Next in line in what many are calling the “war-on-women” is Georgia, the 25th state with a new bill banning abortions. This bill was quietly pushed through and approved by a state senate committee on Thursday, February 20, 2014 and reviewed again on February 24, 2014.
After a similar bill failed to gain enough votes to pass legislation in Georgia, the state health board pushed through this administrative bill, which will ban all insurance plans within Georgia from covering abortion care except to prevent death of the mother or in extreme medical circumstances not including the need for cancer treatments. This bill is somewhat less extreme than that of the highly controversial Michigan ban, which only allows abortion if the mother will die should she carry to term and she will only be covered by insurance if she purchased the additional rider.
Unlike Michigan, there is no alternate abortion insurance available but Georgia will allow for consideration if the mother will experience “serious risk of substantial and irreversible impairment of a major bodily function”. This bill does not allow medical assistance for instances of rape, incest or if the mother will harm herself or her unborn child due to her psychological condition.
In March of 2012, all of the female senators walked out in response to a bill put forward by an all male majority.
Many state programs as part of the Obamacare Affordable Care Act already do not cover this type of medical treatment.
Abortions should not be performed after 20 weeks of gestation. Abortions at this stage of the pregnancy would normally only be performed in instances where the child would not survive or if the mother’s health was in question to carry the pregnancy to term such as the mother’s need for chemotherapy which would mean that the fetus would not survive.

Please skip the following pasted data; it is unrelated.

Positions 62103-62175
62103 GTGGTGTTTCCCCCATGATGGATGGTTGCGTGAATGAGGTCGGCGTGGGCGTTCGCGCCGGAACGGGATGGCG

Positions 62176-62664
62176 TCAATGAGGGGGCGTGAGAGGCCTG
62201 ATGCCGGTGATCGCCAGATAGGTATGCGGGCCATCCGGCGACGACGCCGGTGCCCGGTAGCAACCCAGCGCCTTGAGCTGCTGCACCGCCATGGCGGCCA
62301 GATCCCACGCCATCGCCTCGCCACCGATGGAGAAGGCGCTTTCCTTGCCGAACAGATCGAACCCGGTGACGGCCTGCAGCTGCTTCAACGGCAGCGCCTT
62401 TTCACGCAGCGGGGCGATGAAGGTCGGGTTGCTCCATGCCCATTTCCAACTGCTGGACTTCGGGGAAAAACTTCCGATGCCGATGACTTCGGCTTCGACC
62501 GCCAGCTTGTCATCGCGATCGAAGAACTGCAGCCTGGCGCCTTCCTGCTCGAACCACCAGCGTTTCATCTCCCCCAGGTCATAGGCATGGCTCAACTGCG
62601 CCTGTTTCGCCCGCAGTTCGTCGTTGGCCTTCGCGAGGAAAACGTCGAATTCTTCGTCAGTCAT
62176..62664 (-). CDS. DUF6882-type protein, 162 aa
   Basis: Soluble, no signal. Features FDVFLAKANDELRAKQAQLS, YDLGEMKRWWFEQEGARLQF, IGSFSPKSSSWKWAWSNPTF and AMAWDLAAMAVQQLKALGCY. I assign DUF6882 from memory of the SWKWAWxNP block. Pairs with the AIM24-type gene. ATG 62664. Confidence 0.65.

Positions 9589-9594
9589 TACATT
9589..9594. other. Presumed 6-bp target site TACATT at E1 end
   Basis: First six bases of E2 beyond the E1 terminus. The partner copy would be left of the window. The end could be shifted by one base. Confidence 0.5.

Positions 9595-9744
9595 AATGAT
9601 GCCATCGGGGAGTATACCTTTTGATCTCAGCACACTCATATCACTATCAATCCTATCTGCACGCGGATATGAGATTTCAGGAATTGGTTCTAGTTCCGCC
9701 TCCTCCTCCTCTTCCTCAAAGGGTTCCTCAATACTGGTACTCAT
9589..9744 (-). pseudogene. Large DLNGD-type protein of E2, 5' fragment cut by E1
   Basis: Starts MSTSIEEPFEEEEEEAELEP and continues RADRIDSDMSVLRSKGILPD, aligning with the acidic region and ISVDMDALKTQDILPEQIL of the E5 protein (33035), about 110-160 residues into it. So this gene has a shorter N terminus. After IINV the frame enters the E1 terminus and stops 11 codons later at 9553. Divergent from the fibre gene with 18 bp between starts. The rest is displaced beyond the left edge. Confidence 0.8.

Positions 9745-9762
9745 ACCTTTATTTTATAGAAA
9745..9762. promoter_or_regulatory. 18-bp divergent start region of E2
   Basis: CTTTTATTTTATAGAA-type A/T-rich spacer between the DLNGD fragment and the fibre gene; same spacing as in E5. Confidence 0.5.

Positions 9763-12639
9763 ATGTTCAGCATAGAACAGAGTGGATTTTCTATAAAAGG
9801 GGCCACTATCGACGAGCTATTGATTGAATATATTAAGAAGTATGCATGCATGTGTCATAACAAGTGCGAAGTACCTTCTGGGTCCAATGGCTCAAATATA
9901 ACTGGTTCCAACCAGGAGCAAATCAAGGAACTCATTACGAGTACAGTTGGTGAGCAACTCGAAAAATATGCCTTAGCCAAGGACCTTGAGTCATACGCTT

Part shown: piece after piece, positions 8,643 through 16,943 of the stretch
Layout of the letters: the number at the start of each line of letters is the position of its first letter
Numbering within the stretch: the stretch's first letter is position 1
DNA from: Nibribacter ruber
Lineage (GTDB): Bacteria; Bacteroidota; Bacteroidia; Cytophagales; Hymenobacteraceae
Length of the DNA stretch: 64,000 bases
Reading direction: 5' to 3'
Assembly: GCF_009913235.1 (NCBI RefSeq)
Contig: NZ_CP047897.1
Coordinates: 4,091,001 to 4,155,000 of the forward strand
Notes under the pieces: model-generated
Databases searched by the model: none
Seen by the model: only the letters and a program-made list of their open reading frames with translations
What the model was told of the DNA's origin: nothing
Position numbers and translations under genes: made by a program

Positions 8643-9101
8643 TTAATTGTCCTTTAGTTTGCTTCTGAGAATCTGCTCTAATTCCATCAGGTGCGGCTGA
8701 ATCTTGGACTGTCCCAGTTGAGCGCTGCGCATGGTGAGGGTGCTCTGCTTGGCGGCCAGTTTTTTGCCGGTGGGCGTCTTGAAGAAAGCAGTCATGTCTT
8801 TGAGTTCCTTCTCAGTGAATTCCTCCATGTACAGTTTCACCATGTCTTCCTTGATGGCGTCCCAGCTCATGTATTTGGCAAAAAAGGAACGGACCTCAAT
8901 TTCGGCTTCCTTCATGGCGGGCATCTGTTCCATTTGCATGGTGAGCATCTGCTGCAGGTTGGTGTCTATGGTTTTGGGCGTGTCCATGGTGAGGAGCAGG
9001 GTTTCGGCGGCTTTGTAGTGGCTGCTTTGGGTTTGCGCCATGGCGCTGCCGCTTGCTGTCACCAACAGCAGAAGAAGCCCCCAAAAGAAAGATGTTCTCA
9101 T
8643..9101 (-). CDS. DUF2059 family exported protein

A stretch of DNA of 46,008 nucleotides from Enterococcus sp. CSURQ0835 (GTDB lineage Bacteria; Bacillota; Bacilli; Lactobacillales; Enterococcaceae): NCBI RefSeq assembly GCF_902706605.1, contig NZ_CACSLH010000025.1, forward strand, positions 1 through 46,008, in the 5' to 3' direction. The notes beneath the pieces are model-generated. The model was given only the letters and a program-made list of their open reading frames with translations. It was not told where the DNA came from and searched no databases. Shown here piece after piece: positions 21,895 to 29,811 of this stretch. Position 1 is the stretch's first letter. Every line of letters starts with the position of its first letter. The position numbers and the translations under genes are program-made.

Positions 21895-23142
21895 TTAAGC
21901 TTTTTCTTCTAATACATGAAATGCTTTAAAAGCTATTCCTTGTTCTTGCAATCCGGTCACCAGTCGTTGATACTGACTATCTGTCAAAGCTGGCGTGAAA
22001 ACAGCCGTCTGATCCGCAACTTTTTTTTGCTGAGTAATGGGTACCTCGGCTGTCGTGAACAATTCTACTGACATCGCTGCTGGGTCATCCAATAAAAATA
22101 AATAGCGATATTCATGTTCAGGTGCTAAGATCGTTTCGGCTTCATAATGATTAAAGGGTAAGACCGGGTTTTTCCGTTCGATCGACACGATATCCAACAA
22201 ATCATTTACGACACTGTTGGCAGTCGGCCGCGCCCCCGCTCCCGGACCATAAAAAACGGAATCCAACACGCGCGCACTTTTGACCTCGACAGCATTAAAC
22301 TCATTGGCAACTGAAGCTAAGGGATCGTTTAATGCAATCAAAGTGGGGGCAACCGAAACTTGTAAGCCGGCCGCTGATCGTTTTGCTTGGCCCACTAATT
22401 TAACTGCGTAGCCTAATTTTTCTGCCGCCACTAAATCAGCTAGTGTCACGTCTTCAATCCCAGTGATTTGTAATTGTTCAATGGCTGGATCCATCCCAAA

More states are banning insurance coverage as a means of circumventing the highly controversial Roe v Wade. The 1971 case filed by Norma McCorvey, and known in court documents as Jane ROE against Henry WADE, the district attorney of Dallas County from 1951 to 1987, who enforced a Texas law that prohibited abortion, except to save a woman's life.
Many of these new bills being passed use similar terms in enforcing the ban “except to save a woman’s life”.
An additional bill was presented in January by a female majority for Reproductive Freedom.
While the intentions may be good, the manner in which the states are going about passing these bans, and the health considerations that are not being included make many of these bills appear as though this is a war-on-women. Something that affects so many should go to a democratic and state-wide vote. However, there are no state-wide votes on these bills. These bills often do not allow for medical issues and often don’t consider instances of psychological trauma, age of the mother, viable pregnancy, and other issues.
These bills should be challenged so that they are properly written to cover the necessary scenarios, and are then heard and voted on by the public.
The final statement of the bill notes “All laws or parts of laws in conflict with this act are repealed.”